Seven years of work went into Barbara Wallbraun’s film “Uferfrauen”, during which the film maker lived partly off welfare and received hardly any financial support. The latter is not unusual for queer stories. Nevertheless, she found six women – each of them in their own way endearing, witty and charming – who were willing to share their stories. The women show us their daily lives and tell us about the difficulties but also the beauty of their “socialist” past. According to Katja Briesemeister of Lesbisch Schwule Filmtage Hamburg “the women talk in a way that is as thoughtful as it is sassy about their fight for self-determination, their first loves, unconventional family planning as well as conflicts with the SED (Socialist Unity Party of Germany) and the law. We hear about the deterrent effect of the “Berlin ban” and the Stasi surveillance, but also about secret parties and emerging networks.” Or as Lea Gronenberg of Filmlöwin put it very accurately: “The message of ‘Uferfrauen’ is powerful and encouraging: In a hostile environment, these women managed to survive, find love and defeat a repressive system. And they are willing to defend this progress against a rollback in society.”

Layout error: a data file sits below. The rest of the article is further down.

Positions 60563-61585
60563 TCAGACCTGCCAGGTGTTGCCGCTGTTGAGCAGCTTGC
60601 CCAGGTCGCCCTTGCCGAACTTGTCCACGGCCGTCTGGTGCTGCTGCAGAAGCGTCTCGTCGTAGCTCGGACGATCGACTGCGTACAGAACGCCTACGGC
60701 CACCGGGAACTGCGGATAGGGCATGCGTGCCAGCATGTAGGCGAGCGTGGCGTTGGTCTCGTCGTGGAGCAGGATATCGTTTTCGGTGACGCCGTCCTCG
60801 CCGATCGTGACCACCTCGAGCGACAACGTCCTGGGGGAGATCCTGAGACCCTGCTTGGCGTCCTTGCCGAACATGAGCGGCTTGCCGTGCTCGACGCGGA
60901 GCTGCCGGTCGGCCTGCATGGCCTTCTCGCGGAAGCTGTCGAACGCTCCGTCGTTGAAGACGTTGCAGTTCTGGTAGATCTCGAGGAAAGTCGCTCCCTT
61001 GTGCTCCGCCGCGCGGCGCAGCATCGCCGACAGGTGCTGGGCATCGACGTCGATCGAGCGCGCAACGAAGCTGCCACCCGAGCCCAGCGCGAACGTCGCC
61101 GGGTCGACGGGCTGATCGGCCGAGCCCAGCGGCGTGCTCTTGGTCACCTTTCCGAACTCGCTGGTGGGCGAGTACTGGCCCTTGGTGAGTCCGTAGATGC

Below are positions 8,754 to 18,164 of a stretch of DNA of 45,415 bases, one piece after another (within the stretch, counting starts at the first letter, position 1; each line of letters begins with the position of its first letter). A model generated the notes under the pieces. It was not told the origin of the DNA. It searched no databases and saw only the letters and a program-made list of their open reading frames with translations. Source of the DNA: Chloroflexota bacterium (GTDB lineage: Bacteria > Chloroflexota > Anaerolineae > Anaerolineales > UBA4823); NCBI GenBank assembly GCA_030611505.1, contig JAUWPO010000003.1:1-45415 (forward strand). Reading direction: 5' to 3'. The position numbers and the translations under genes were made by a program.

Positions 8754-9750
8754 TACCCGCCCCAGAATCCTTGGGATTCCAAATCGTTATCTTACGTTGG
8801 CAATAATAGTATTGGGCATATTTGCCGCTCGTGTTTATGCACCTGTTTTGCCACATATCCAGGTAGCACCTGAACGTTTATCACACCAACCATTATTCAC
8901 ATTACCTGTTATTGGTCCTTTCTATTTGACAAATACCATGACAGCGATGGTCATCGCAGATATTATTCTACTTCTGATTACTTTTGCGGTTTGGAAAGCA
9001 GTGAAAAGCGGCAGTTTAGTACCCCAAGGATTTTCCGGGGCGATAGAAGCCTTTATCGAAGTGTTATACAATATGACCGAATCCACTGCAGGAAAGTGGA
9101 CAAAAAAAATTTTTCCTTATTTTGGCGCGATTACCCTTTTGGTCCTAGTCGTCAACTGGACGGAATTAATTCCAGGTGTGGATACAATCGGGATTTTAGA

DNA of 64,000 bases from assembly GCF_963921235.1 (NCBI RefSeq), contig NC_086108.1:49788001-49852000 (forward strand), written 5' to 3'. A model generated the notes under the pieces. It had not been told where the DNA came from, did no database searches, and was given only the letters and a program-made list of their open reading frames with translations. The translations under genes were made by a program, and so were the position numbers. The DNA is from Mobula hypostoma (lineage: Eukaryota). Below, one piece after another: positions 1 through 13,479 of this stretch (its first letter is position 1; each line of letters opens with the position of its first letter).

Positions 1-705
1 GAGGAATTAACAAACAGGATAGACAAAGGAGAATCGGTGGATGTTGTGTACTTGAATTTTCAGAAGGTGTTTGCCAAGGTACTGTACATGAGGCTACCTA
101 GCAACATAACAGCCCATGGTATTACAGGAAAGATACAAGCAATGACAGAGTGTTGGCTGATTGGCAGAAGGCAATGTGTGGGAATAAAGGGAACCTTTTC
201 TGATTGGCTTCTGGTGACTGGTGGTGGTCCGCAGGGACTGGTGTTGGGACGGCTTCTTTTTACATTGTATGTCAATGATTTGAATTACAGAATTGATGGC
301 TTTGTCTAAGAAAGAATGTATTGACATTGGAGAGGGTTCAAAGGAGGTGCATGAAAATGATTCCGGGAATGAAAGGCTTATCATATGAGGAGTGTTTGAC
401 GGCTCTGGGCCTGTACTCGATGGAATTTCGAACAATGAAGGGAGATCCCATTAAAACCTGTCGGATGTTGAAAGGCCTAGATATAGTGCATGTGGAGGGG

Comes with lovely stick animations!
‘Uferfrauen’ won QueerScope’s Best Debut Award and the Viewer’s Award of Lesbisch Schwule Filmtage Hamburg.
OV; 117 min;
Age rating: FSK 12